The concerns and raw economic anxieties of everyday Americans are all, in some way, connected to wasteful spending practices. Unemployment, bailouts, the rising costs of health care and tuition and worries about future debt are the real consequences of spending policies that seem out of touch with the American public’s instinct on fiscal responsibility. Republicans running in 2010 must have a message that continuously demonstrates the undesirable outcomes of reckless spending.

Understand the anger, but be for something: Democrats may be falling out of favor, but it’s not enough to simply let them self-destruct — Republicans need to take steps to win back the trust of voters. Present ideas, present alternatives and present price tags that reflect the kind of conservatism that Americans are applying to their own household finances.

Republicans also need to take their arguments beyond simply saying they want to cut spending and explain why less spending creates better outcomes. Lower taxes and less spending aren’t ends in and of themselves; they’re a means to economic growth, personal freedom and job creation. Reconnect our policy ideas to the values that matter to voters, like their ability to provide for their families or the security of their children’s futures.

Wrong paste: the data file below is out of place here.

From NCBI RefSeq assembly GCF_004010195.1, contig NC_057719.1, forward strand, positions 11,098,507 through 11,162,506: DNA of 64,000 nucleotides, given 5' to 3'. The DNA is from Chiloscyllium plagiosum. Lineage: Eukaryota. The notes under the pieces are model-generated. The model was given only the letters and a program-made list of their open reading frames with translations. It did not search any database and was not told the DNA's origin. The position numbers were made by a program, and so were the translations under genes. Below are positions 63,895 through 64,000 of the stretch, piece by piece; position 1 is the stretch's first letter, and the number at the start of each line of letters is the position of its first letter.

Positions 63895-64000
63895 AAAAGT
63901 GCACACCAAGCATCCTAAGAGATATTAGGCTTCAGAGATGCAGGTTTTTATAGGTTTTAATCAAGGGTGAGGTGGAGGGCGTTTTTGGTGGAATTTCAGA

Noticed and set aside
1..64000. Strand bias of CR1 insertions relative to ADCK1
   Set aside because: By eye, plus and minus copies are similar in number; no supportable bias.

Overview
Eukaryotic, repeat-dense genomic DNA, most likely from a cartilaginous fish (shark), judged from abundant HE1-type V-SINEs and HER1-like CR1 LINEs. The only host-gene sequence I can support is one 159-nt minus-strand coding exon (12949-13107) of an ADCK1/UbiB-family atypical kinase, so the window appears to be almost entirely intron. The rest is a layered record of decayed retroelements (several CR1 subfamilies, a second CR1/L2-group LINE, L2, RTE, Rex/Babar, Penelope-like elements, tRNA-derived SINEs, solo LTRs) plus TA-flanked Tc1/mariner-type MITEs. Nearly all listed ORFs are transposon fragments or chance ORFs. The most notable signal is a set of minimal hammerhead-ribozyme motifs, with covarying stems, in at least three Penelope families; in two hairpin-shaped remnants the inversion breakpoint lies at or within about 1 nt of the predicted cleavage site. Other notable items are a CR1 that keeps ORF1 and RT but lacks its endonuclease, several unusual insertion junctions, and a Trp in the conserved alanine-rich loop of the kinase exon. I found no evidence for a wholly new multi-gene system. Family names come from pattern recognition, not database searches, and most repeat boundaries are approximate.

The Republican Party’s electoral descent in 2006 and 2008 was the result of a deterioration of the party’s standing as genuine reformers in the eyes of voters. The party was no longer viewed as being able to govern competently and responsibly, so any alternative looked attractive. The Republican Party absolutely must reclaim the fiscal responsibility trademark. Perhaps no item is more critical to a comeback in both the 2010 midterms and creating the long-term growth needed to gain a governing majority once again.

Kevin Madden is a former senior adviser to former Massachusetts Gov. Mitt Romney’s 2008 presidential campaign. Kristen Soltis is director of policy research at The Winston Group, a Republican strategic consulting and polling firm.


  1. This hurts my head. Why is that the uninformed or willfully ignorant are given such large pulpits?